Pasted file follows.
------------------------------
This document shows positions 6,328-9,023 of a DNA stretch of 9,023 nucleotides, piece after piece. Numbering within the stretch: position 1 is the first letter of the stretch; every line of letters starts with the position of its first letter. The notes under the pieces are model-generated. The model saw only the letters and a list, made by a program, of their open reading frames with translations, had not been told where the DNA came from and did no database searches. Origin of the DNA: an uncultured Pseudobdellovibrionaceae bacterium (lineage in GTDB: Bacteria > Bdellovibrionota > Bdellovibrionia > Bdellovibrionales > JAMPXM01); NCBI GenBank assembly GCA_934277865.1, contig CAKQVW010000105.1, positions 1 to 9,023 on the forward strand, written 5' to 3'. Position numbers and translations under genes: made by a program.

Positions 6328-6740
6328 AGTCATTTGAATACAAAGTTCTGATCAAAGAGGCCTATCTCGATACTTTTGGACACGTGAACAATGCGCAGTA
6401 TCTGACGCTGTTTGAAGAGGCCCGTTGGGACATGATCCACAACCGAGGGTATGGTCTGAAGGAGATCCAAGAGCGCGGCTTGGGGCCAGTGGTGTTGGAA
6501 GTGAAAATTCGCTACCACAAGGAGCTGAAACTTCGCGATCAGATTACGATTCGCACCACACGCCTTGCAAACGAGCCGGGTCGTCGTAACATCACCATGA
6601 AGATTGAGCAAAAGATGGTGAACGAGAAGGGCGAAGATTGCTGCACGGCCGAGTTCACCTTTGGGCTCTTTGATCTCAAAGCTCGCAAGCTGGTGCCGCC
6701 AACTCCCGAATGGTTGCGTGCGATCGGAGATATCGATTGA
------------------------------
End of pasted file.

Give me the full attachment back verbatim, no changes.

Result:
This document shows positions 6,328-9,023 of a DNA stretch of 9,023 nucleotides, piece after piece. Numbering within the stretch: position 1 is the first letter of the stretch; every line of letters starts with the position of its first letter. The notes under the pieces are model-generated. The model saw only the letters and a list, made by a program, of their open reading frames with translations, had not been told where the DNA came from and did no database searches. Origin of the DNA: an uncultured Pseudobdellovibrionaceae bacterium (lineage in GTDB: Bacteria > Bdellovibrionota > Bdellovibrionia > Bdellovibrionales > JAMPXM01); NCBI GenBank assembly GCA_934277865.1, contig CAKQVW010000105.1, positions 1 to 9,023 on the forward strand, written 5' to 3'. Position numbers and translations under genes: made by a program.

Positions 6328-6740
6328 AGTCATTTGAATACAAAGTTCTGATCAAAGAGGCCTATCTCGATACTTTTGGACACGTGAACAATGCGCAGTA
6401 TCTGACGCTGTTTGAAGAGGCCCGTTGGGACATGATCCACAACCGAGGGTATGGTCTGAAGGAGATCCAAGAGCGCGGCTTGGGGCCAGTGGTGTTGGAA
6501 GTGAAAATTCGCTACCACAAGGAGCTGAAACTTCGCGATCAGATTACGATTCGCACCACACGCCTTGCAAACGAGCCGGGTCGTCGTAACATCACCATGA
6601 AGATTGAGCAAAAGATGGTGAACGAGAAGGGCGAAGATTGCTGCACGGCCGAGTTCACCTTTGGGCTCTTTGATCTCAAAGCTCGCAAGCTGGTGCCGCC
6701 AACTCCCGAATGGTTGCGTGCGATCGGAGATATCGATTGA